if fill is to be placed around an existing pile foundation.1 lb). the ability of the piles to carry the added load should be thoroughly investigated. Load due to negative skin friction may often be large.11 Piles in soft soil overlying dense strata: (a) Skin friction immediately and during pile driving.knovel. 1948). In case of a fill. the settlement of the fill may be greater than that of the pile. it transmits all the load resisted by adhesion onto the tip of the pile. When this condition occurs. since values of unit negative skin friction can be as large as positive values. A further settlement results in a downward drag on the pile. Also.%s%ss \ Dense stratum J !- fa) fb) Figure 1.NEGATIVE SKIN FRICTION 15 A 1 I soft 1 1 1 I I Clay H or compressible fill I I I R%S@ 1 -. A detailed discussion on methods of computing negative skin friction loads and field techniques to reduce negative skin friction are discussed in Chapter 5. the pile must be capable of supporting the soil weight as well as all other loads that the pile is designed to carry. More specifically. (b) negative skin friction. Copyright © 1990 John Wiley & Sons Retrieved from: www. It is known as negative skin friction (Figure 1. this condition occurs in any case in which the soil subsides relative to the piles (Taylor. In the initial stages ofconsolidation of the fill. 1948).com . and pilefailures that are caused by such loads are not uncommon (Taylor. Both these cases should be recognized in the field in the design of bearing piles.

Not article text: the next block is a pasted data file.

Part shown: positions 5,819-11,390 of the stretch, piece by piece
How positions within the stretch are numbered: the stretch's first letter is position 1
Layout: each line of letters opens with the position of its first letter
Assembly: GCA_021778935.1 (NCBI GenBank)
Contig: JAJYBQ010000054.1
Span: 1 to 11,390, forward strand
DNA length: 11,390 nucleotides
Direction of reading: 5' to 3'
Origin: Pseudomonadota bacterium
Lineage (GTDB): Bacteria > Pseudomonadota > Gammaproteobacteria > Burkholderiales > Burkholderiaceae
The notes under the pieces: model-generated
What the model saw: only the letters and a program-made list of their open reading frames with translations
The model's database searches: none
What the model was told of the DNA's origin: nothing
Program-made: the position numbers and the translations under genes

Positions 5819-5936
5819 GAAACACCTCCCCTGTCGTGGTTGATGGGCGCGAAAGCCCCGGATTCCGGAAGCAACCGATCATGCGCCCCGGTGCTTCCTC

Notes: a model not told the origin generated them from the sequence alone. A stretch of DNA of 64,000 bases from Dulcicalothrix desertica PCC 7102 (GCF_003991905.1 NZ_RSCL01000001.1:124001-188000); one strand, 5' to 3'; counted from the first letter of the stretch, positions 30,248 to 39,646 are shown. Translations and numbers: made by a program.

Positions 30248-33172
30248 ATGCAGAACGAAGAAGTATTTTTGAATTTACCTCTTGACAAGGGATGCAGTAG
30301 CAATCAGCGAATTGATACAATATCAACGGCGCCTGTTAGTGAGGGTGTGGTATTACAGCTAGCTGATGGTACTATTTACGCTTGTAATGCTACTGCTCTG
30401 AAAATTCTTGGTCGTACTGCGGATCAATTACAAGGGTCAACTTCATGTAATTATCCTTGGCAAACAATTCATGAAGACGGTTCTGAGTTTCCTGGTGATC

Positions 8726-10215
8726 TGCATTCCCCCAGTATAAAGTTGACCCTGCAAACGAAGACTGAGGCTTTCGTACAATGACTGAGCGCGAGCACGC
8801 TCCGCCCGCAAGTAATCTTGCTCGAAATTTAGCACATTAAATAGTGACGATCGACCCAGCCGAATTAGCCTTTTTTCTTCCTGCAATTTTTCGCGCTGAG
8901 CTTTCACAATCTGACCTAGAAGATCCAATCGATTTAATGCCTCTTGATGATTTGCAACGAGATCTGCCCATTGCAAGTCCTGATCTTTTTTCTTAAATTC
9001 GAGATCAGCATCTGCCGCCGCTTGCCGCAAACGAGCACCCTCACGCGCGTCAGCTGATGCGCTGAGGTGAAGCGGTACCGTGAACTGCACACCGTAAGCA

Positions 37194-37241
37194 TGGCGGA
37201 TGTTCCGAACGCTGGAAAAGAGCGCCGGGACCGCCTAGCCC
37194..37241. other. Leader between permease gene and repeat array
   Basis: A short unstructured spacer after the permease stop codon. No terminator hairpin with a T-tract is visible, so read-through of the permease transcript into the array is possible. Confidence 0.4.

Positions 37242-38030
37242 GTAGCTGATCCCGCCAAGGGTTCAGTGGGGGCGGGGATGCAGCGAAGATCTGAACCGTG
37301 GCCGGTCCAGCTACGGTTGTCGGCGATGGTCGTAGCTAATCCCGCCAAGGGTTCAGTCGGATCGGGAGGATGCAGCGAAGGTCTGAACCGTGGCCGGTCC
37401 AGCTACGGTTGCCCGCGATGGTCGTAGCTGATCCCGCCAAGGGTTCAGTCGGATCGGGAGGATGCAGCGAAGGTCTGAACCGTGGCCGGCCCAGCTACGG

1948): 1. structural disturbance results in increased settlements. Settlement due to compression of the pile and from the movement of the piles relative to the immediately adjacent soil (Figure 1. Therefore. this settlement corresponds to that observed in a loading test on a single pile. Several simplifying assumptions are made for this computation. Estimates of item (3) may be made by the methods based on Terzaghi's theory of consolidation (see Chapter 5). However. The settlements due to compression of the soil between piles ((2) above) and that due to compression of the strata below the tips of the piles ((3) above) are generally of much larger magnitude than that due to compression of the pile and movement of pile relative to the soil (( 1) above). the total settlement of a group of driven or bored piles under the safe design load not exceeding one-third to one half of the ultimate group capacity can generally be estimated roughly as for an equivalent pier foundation Terzaghi and Peck (1967) (see Chapters 5 and 9 for further details). Definite increases in settlements may not be quantitatively defined. Settlement due to compression occurring in the soil between the piles. Settlement due to compression that occurs in compressiblestrata below the tips of the piles. When full skin friction is developed. Copyright © 1990 John Wiley & Sons Retrieved from: www. 1948). these settlements may occur very slowly in saturated soil because of consolidation and slow dissipation of pore pressure.16 INTRODUCTION 1. 3. consolidates to a considerably smaller void ratio than that reached under the same load by the same clay in undisturbed state (Taylor. Accordingly. and (4) the details of the action in the complicated consolidation process subsequent to driving. In loading tests. The installation of piles usually alters the deformation and compressibilitycharacteristicsof the soil mass in a different way and to a different extent as compared to that around and below the tip of the single pile although this influence extends only to a few pile diameters. (2) the type o f soil. but it is possible that in some soils they are much larger than many engineers may suspect (Taylor. 2. the settlementsof a single friction pile are not representativeof the settlements of the pile group.10).5 SETTLEMENT OF PILE GROUPS The settlement of a group of friction piles are considered to result from three causes (Taylor. Since there is partial disturbance to the structure of the soil around the piles.knovel. 1948). The disturbance of soil structure during pile driving may result in increased settlements after the final loading of a pile foundation. accurate estimates of the amount of settlement occurring under item (2) are not possible. when subjected to a given load. It is well known that a remolded clay. The magnitude of this settlement increase depends largely on such factors as (1) the distance the disturbance extends from the pile.com . such a load test will give information on failure load rather than the settlements under actual loading conditions of a friction pile. (3) the degree to which the soil is disturbed. Therefore.